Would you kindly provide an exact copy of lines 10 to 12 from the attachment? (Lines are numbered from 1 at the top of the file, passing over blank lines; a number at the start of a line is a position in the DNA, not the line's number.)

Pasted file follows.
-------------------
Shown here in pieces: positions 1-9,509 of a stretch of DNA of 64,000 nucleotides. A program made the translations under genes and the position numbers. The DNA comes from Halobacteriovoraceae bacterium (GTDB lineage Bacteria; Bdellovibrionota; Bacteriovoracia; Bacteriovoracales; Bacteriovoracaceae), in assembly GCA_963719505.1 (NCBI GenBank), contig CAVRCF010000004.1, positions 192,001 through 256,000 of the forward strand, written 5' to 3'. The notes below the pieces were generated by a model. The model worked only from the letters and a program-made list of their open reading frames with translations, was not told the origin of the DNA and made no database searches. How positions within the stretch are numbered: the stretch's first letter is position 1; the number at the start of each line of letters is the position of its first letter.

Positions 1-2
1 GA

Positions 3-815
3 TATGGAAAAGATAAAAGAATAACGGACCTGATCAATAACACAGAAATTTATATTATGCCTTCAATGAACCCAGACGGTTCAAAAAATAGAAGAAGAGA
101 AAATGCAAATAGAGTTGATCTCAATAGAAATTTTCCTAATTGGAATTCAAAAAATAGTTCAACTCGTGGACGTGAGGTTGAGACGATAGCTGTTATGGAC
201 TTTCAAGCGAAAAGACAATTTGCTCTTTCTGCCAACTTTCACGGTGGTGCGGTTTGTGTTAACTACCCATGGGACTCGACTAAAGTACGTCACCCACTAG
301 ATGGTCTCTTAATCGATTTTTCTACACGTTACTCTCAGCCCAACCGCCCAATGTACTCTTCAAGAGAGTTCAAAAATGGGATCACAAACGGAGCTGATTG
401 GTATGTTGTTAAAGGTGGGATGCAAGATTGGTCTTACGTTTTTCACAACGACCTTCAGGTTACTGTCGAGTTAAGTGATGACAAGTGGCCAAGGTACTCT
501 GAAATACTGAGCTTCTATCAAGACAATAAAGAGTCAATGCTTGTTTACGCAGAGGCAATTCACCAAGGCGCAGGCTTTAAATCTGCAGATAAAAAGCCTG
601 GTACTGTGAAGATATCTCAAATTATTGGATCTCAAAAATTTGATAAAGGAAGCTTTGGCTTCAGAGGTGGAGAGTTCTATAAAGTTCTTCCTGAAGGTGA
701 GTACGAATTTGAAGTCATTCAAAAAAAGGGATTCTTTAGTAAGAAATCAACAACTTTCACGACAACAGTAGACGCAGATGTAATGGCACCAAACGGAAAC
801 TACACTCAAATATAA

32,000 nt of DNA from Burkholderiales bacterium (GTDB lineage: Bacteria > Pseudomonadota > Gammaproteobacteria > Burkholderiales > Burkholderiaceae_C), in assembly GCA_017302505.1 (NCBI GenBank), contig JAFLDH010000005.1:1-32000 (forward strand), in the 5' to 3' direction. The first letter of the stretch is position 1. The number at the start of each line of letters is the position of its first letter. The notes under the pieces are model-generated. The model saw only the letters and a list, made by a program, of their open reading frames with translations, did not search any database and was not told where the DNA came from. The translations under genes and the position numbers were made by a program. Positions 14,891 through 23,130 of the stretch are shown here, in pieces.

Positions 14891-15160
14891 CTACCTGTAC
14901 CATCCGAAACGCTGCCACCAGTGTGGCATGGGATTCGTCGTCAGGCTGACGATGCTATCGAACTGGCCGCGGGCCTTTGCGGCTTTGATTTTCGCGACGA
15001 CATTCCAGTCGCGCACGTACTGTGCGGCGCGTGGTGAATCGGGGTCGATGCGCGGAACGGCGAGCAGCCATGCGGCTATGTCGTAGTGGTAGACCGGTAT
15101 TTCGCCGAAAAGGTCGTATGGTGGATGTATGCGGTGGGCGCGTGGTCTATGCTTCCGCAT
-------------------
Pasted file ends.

501 GAAATACTGAGCTTCTATCAAGACAATAAAGAGTCAATGCTTGTTTACGCAGAGGCAATTCACCAAGGCGCAGGCTTTAAATCTGCAGATAAAAAGCCTG
601 GTACTGTGAAGATATCTCAAATTATTGGATCTCAAAAATTTGATAAAGGAAGCTTTGGCTTCAGAGGTGGAGAGTTCTATAAAGTTCTTCCTGAAGGTGA
701 GTACGAATTTGAAGTCATTCAAAAAAAGGGATTCTTTAGTAAGAAATCAACAACTTTCACGACAACAGTAGACGCAGATGTAATGGCACCAAACGGAAAC